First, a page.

Richard Ogunsalu, who lives in the same complex as Gatar, was in the shower when he heard sirens and ran outside to see police everywhere and the house burning.

"I saw about 30 police cars, it was like martial law in the streets, man," Ogunsalu said. "There was black roaring smoke in the sky, it was crazy, it just kept coming up. It was like a movie man, it was surreal."

Ogunsalu said he saw a pedestrian praying over the downed officer.

"There's some good people out here," he said.

10News learned someone posted a Craigslist ad on Friday for an "Everything must go" yard sale at the same home on Prince Street.

The ad read: "Everything you need for your kitchen and more. Name your own price. I just want the stuff gone."

10News confirmed with one neighbor that there have been yard sales at the home over the last couple of weekends, including one on Saturday.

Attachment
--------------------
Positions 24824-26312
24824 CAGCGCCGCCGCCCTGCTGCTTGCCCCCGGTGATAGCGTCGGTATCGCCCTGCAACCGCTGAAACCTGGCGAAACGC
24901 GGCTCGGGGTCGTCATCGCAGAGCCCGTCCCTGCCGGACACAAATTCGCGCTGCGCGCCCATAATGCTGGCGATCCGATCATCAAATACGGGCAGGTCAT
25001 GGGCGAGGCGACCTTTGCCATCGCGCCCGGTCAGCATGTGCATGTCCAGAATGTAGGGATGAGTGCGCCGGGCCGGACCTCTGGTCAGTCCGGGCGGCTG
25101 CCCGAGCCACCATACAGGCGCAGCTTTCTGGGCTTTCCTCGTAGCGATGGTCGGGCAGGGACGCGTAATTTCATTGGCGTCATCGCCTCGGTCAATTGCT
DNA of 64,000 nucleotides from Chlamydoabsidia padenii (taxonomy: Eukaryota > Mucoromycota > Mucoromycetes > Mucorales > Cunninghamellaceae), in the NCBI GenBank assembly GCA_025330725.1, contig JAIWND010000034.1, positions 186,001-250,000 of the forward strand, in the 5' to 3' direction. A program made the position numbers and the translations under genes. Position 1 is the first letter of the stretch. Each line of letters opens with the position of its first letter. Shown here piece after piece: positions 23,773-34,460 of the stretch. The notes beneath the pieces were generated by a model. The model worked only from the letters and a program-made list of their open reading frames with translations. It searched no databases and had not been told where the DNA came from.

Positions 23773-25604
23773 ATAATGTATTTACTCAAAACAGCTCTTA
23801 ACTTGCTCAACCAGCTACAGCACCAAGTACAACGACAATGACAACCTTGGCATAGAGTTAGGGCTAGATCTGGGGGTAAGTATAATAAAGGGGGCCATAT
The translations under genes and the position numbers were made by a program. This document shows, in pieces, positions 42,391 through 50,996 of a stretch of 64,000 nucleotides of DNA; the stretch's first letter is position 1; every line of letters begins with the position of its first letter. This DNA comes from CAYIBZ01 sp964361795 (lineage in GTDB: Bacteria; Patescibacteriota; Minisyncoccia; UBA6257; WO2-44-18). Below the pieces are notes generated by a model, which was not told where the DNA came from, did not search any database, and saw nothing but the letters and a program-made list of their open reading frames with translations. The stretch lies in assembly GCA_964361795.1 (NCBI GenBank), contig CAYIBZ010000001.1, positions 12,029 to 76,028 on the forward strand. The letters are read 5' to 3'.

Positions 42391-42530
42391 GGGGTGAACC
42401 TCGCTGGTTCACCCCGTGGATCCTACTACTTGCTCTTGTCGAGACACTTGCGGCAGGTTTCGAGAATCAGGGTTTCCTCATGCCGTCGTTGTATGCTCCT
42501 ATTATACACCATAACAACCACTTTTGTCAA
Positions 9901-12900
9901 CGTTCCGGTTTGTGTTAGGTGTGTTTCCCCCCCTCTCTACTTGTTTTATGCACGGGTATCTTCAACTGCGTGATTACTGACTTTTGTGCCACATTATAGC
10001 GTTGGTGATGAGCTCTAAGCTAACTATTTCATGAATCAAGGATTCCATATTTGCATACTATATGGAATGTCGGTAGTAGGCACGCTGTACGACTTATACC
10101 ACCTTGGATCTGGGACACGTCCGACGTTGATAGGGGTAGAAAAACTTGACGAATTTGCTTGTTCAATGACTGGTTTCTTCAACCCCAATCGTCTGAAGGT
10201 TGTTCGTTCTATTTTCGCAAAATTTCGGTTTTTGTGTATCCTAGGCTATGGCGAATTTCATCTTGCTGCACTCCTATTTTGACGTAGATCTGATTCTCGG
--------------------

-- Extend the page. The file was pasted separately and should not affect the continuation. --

It's unclear who posted the ad or whether it has anything to do with Sunday's incident.

One family friend told 10News he is in shock over what has happened.

"We've known them longer than we've known anybody," said friend Jarrad McCarthy. "A few days ago, I guess they were having problems."

McCarthy said the family was afraid something like this would happen.

"[They've] been worried about this for some time," he said. "They've been expressing concerns to a lot of people for a while and nothing happened."

Gooden, 41, arrived Monday sobbing at the police tape cordoning off the homes. She said she has known the family for 30 years and never heard of any problems with violence.

Gooden said Rakov owned the home, and Rakov's daughter, Alyssa, and her husband and baby daughter had moved in with Rakov after a job opportunity for Collier in New York fell through in December.

Gooden said she texted Rakov shortly before 8 a.m. Sunday to see if she could pick up her daughter's furniture that Rakov was storing for her.

Rakov texted back that she couldn't do it because her son-in-law had taken her grandchild and police were at her home.

Then she wrote a chilling final message: "I have never been so scared in my life, Heather. He has guns. He's gonna shoot my daughter. (H)e has lost his (expletive) mind."

Gooden sent repeated texts to Rakov throughout the day Sunday but has gotten no replies.

"I can't believe she's gone," said Gooden, tears streaming down her face.